By: Sean Crose
“I’m gonna be a hundred-percent honest with you, Brian,” former world titlist Adrien Broner told Showtime broadcaster Brian Custer. “I ain’t with none of this shit they got goin’ on.” And with those words, a Zoom video conference to promote Broner’s August 20th fight with Omar Figuera turned into something entirely different. “I feel like Al Haymon and Stephen Espinoza is bullshitting,” Broner continued, “because why is we doing a press conference on the computer?”
As far as Broner was concerned, other fighters connected with his advisor, Haymon, and Showtime Sport’s honcho Espinoza, receive far better treatment. “They don’t do Floyd’s shit on no fuckin’ computer when he fight a YouTuber,” Broner exclaimed. “They don’t do nobody else shit on the computer, but they wanna do my shit on a computer. So, that’s telling me they don’t give a fuck about me. So, when you say it’s fuck me, it’s fuck y’all. And at the end of the day, that’s what I really just came here to let y’all know.” But Broner wasn’t done speaking his mind yet. “Anybody can see it,” the fighter continued. “At this point ya’ll bullshitting. Ya’ll been supposed to make this fight. Ya’ll given us dates, you keep pushing our date back. Like, come on, who the fuck do a six-month camp? Ya’ll trippin’.”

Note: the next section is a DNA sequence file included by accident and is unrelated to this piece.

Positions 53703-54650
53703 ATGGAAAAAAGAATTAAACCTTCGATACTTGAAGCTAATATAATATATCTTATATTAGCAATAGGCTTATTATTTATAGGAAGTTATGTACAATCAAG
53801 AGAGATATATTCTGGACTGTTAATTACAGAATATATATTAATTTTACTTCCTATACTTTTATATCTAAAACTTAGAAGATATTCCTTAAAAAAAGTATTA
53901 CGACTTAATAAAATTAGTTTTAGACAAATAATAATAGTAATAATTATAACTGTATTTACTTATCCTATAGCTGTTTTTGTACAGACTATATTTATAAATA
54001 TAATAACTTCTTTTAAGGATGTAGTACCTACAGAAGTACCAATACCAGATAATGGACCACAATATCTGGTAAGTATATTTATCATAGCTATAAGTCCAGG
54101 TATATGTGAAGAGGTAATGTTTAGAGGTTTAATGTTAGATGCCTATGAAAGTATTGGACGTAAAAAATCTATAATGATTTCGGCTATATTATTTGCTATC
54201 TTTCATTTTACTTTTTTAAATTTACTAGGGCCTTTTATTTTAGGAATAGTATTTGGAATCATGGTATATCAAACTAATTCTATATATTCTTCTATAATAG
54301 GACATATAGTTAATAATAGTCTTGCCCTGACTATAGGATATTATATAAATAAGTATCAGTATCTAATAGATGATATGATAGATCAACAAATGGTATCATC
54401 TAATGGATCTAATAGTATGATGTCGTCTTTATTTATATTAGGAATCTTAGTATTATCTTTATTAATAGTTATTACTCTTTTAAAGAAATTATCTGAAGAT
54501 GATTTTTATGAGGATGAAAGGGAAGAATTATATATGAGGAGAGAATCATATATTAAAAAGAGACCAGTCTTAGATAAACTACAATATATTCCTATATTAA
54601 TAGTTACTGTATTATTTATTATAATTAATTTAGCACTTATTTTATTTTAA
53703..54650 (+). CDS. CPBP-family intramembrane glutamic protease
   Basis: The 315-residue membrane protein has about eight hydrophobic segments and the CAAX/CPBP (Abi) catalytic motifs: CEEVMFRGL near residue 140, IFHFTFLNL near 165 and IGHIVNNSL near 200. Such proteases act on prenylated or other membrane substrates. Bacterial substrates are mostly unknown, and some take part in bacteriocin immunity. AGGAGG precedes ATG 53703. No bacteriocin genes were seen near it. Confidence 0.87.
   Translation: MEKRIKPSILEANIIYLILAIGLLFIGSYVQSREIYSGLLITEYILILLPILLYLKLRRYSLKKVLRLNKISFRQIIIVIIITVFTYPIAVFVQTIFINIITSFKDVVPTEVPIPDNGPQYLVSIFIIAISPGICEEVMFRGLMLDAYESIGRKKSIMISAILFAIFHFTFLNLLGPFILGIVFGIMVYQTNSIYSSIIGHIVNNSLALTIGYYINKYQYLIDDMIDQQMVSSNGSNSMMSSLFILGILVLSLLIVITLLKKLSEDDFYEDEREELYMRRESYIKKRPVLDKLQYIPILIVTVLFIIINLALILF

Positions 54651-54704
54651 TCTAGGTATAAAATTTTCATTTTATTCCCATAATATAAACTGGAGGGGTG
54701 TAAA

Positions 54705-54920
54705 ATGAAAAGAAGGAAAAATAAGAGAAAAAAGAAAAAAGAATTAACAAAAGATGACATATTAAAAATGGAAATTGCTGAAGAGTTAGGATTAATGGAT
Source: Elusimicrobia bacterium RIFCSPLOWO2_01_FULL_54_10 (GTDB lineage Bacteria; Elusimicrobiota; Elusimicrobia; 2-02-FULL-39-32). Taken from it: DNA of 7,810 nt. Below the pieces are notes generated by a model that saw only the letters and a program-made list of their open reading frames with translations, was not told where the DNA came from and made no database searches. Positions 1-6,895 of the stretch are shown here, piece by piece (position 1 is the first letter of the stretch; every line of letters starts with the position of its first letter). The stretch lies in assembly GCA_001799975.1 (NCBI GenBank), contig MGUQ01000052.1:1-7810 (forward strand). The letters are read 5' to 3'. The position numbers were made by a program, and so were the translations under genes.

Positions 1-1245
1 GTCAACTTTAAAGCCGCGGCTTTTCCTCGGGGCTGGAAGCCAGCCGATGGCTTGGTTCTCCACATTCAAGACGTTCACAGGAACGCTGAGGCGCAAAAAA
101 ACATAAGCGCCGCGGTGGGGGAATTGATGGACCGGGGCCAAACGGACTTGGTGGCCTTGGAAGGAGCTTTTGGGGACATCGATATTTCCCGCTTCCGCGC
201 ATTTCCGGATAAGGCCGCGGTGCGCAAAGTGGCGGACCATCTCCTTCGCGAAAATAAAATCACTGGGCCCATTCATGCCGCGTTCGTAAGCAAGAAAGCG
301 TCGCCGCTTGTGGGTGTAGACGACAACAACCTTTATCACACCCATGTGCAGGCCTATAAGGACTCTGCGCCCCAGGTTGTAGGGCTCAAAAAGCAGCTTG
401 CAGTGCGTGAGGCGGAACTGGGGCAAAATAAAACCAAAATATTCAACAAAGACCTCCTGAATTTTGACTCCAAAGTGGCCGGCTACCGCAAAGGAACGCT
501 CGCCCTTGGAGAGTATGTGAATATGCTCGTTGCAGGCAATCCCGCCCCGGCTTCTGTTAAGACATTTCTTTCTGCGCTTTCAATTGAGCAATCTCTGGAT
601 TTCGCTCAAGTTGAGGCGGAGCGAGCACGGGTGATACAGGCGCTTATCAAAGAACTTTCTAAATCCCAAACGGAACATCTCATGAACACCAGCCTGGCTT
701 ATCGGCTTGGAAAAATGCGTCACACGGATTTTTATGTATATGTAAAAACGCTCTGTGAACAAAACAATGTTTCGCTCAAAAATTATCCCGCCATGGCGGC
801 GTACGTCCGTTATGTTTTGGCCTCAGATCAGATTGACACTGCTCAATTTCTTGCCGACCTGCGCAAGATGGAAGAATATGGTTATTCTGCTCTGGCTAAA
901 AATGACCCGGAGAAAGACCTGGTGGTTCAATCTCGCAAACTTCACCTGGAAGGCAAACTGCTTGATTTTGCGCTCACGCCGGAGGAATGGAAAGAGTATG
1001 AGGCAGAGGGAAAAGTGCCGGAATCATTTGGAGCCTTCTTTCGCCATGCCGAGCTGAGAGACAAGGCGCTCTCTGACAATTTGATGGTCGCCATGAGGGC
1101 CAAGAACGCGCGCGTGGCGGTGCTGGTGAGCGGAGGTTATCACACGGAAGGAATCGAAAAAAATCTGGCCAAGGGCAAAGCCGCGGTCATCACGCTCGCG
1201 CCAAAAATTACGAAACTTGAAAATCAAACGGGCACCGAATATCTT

And with just a few more words, the once highly regarded Broner left the interview. “I’ma get the fuck up on out of here,” he concluded, “and go back to sleep ya’ll.” Custer tried telling Broner that online press conferences have been common since the Covid Pandemic, but Broner wasn’t interested in speaking further. Mike Stafford, Broner’s trainer, remained present and took questions instead. There’s no doubt the press conference was memorable, but probably not in the way the people behind Broner-Figueroa expected it to be.
It wasn’t all that long ago that the 34-4-1 Broner was considered boxing’s “next big thing.” Broner never reached the heights of Floyd Mayweather, the man he was supposed to replace as the defining fighter of his era, but he did quite well for himself, winning titles in multiple divisions and being a top television attraction. Broner’s behavior, however, has always been an issue for the man, as the Ohio native has often gone beyond being merely obnoxious. And while the criticism Broner lodged on Tuesday may or may not hold up under scrutiny, it’s clear that the fighter known as “The Problem” isn’t always his best advocate.
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